Well of course, I don’t like to think of myself as a shallow person, and generally I don’t feel that I am. So, I found myself trying to eliminate donors because of practical reasons:

“Well, she doesn’t have the best teeth, and straight teeth are genetic. I really don’t want to have to pay for braces down the line….so maybe not her.”

“She’s only 5ft. tall? Well, Frankie is just over 6ft, and I’m about 6 ft myself, so I wouldn’t want our child to develop an inferiority complex because he or she is significantly shorter than both of us….so maybe not her.”

“I can’t help but notice she’s a little overweight. Type II diabetes does run in my family…well, okay, it doesn’t actually run in my family, but it could. So, I wouldn’t want my children to be even more predisposed….so maybe not her”

“Are those cut-off jean shorts?  No...”

I was unprepared to admit that physical features had to play a role in this decision, and not for practical reasons; but purely because I wanted someone physically attractive. For a guy who used to look like Jared from Subway before he discovered Subway, it’s really hard to feel like you have the right to judge people based on their looks.  But in this case, I had to give myself that right.

We decided that the process was not entirely practical, nor could it be entirely shallow. We started by narrowing the pool to donors who had a good family medical history, had a college education, had previously donated eggs successfully and shared similar interests to us (although, strangely none of the egg donors listed RuPaul’s Drag Race as one of their favorite TV shows, which we found slightly disappointing). After the playing field was narrowed by practical factors, we then turned our attention to physical features; as like it or not, those had to play a part in our decision.

Frankie and I decided we would both pick out our top choices from the remaining profiles, then compare to see if we had picked any of the same ones. So, I went off to my corner to ponder which egg donor was best suited to us…and also whether or not decent Mexican food exists on the East coast, because I’ve failed to find any thus far.

We compared notes, and came up with our top five. In the end, cut-off jean shorts made the cut. As my surrogacy coordinator and friend put it, “better to go with the fashion challenged as style can be taught.”  Truer words have never been spoken. There was also a Caucasian donor living in Thailand, a girl with an impressive family history of good health, a donor almost as tall as my husband and me, and the donor we ended up picking.

There were several reasons we picked her. There was her medical history, height, looks, educational achievement and answers on her questionnaire. My favorite part of the questionnaire was her response to “have you told your family about your decision to donate eggs?”. She responded with “I make my own decisions.”  She seemed strong, independent, intelligent, and attractive. All qualities I would be happy with any potential children possessing.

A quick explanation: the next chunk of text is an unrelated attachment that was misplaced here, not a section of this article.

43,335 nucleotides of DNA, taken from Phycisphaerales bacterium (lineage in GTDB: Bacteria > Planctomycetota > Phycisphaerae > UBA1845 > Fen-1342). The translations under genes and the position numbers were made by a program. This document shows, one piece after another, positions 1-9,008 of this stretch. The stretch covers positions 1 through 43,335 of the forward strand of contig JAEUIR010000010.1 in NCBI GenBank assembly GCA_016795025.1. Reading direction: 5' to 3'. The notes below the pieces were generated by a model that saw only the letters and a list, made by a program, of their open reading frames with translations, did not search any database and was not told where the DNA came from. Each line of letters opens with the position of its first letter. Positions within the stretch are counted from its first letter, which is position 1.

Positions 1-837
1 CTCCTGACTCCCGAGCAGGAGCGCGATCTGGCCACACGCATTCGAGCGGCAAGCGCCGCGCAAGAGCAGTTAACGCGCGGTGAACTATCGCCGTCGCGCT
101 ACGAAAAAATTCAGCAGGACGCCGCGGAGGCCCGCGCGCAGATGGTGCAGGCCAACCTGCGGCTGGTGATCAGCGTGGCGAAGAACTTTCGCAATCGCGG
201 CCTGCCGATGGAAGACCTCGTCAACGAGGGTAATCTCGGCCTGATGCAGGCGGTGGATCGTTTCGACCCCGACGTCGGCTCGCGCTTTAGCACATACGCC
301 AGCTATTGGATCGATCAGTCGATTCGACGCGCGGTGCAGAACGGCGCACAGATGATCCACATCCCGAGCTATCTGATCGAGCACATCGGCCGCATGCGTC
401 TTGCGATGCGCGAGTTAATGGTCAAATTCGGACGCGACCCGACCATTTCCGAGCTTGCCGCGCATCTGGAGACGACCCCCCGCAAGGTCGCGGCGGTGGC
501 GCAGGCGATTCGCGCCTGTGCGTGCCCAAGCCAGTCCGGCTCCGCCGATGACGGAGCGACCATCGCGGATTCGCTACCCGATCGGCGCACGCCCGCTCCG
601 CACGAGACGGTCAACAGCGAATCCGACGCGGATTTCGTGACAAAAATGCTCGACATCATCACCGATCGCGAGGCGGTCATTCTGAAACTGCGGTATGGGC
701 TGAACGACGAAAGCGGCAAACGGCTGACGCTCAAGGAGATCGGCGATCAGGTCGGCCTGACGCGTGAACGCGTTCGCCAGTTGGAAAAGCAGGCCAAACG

But in the end, it just came down to one thing. It just felt right.

*Just to clarify, no Willows were ever shaved or harmed for this blog. She's way too cute with all her those bald cats freak me out.

Wednesday, August 21, 2013

Our Fault Vs. Her Fault

So, here in Thailand there is an expression: ความวัวยังไม่หาย ความควายเข้ามาแทรก. (kwaam wua yang mâi hăai kwaam kwaai kâo maa sâek )

In English it means: We’re not done with the cows, and here come the water buffalo…

It has absolutely nothing to do with this post, but it’s kind of awesome. I think it’s the equivalent to “when it rains, it pours”, only it involves water buffalo which makes it infinitely better.  And since it’s currently raining cats and dogs (or cows and water buffalo?) perhaps it is pertinent after all.

In any case, “Frankie” and I are indeed in Thailand, and things are going really well. I've been to Thailand several times before, but this has been a very special trip for several reasons. I suppose I should give everyone a little back story first.

Picture it: California. 1998. An American family hosts a Thai exchange student. The American family consists of a mother, father, sister, and a dorky son. The Thai student was named Toop and quickly became a member of their family. And yes, I was that dorky kid.

After high school, I went to meet and live with his family, and found that they were all as kind as Toop and generally just awesome people. So now when I talk about Thailand, I often refer to my Thai family, as I love everyone here as I would if they were connected by blood. I will say that at first I was apprehensive about telling them I was gay, but the response I got from my Thai brother quickly assured me I had nothing to worry about:  “Justin, you are our family and we will love who you love.” So, this trip was special in that they were finally able to meet the person I love. Frankie and I are staying at their place in Bangkok, and while it’s a bit outside of the city center, the hospitality can’t be beat.

They've also been incredibly supportive of our decision to undergo surrogacy here in Thailand. You see, there are few Buddhists in Thailand…actually around 64 million or 95% of the country.  In Thai Buddhism, there is a belief that people should ทำบุญ (tam bun) or "make merit" in order to bring honor to their family and better their lives. There are many ways to make merit: you can give food to monks, give money or time to monasteries or temples, donate books or supplies to school children, etc.  But you can also give part of yourself in order to give life to others. This can be done through blood donation, organ donation, and yes, even egg donation and carrying a child for someone. So as my Thai family confirmed, donating eggs and being a surrogate mother is a great way to make merit.